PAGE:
Jean-François’ Meursault Villages comes from seven different parcels totaling just one hectare (!) After fermentation, the wine is aged for twelve months in barrel (20% of which are new, followed by four months in tank before bottling.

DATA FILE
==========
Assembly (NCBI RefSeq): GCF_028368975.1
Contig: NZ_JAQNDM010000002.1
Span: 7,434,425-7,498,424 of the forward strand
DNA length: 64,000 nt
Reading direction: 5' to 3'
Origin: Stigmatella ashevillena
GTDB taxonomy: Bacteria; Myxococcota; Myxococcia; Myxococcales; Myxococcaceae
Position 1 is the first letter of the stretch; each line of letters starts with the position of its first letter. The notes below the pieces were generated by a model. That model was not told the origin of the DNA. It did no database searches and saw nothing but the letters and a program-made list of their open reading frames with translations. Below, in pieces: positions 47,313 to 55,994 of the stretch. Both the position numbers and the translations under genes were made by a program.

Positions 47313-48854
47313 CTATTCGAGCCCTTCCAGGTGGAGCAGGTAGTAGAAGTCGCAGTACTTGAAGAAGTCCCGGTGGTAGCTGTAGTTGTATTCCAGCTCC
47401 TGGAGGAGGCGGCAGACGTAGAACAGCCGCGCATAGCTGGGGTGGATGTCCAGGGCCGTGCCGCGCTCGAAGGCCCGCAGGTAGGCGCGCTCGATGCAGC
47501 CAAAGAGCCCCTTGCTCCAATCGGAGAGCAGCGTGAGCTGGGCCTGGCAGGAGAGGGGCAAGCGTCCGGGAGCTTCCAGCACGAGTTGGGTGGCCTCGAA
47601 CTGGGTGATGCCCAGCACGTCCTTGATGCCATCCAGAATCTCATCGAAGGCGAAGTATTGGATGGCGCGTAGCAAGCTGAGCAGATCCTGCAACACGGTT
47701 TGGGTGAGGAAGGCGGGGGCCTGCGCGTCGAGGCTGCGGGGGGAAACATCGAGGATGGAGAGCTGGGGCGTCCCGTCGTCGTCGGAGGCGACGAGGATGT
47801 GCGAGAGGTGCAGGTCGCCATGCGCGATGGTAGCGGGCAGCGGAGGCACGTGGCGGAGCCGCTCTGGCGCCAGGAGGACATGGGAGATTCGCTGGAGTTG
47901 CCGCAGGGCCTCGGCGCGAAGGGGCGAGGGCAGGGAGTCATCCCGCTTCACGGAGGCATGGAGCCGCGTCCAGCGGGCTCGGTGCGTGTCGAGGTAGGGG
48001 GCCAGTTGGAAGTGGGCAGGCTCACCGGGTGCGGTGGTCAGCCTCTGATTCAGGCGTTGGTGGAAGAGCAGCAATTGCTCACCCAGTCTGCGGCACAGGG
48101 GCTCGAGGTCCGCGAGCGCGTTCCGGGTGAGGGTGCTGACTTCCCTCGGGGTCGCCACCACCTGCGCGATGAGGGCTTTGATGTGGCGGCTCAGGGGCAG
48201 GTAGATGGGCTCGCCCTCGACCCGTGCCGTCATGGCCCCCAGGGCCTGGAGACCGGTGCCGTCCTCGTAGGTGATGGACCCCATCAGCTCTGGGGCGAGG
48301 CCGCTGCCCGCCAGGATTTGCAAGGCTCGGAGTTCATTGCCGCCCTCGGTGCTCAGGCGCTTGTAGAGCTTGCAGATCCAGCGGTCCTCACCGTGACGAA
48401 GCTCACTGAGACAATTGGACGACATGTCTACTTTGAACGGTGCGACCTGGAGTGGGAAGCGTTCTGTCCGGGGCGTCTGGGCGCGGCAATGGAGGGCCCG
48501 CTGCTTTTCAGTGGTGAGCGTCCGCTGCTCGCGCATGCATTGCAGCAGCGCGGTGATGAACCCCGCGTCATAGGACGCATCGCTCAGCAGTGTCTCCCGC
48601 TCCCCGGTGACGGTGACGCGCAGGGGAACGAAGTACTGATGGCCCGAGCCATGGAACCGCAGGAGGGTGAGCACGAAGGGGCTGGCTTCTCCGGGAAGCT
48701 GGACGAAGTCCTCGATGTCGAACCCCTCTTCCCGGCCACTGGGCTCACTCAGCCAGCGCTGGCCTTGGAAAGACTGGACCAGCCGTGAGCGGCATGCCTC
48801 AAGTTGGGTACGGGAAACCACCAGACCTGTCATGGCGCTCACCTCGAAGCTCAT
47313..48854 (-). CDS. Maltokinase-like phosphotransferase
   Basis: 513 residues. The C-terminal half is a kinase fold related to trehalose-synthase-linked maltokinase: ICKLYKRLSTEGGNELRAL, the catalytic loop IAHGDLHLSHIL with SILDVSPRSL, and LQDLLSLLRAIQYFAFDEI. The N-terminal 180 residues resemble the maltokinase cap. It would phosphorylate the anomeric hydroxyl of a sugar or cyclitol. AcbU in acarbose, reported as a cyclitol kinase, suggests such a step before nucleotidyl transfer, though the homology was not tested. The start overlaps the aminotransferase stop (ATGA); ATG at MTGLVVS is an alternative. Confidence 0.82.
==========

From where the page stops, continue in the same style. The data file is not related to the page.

First, use a good large Burgundy glass if you can, not only to contain the fascinating aromas (this is another textbook example of how fine wine evolves over time after it’s poured), but also to show off the wine’s saturated bright yellow-gold color. The nose unfolds with aromas of ripe Braeburn apples, dried honey, and Marcona almonds moving in and out of the foreground, adding fleeting suggestions of salted Seckel pears, linden, parsley, and lime blossoms as the nose develops over time. On entry, the wine is impressively concentrated, then becomes languid, as the ripe honeyed flavors grow more voluminous with time, adding roasted hazelnuts and applewood smoke, but always remains firm, fresh and vibrant, like a perfect skipping stone (and the empty glass smells great for hours). About this wine producer: Henri Germain established his Domaine in 1973, when he left Château de Chorey les Beaune and moved to Meursault. The first vineyard was a small parcel in Meursault Charmes, but the estate grew substantially when Henri married Paulette Pillot, who had inherited vineyards in Chassagne-Montrachet, including this exceptional parcel in the sub-climat of Fairendes in Morgeot. Today there are eight hectares of vines in Meursault, Beaune, and Chassagne-Montrachet, producing about 30,000 bottles annually, of which 70% is white wine. Henri Germain retired years ago, but his modest, soft-spoken son, Jean-François, continues the production of some of the finest wines in all of the Côte de Beaune. Which in the historic 2019 vintage, show “une trés bonne densité, avec une transparence de terroir” (very good density and transparency of terroir), according to Jean-François.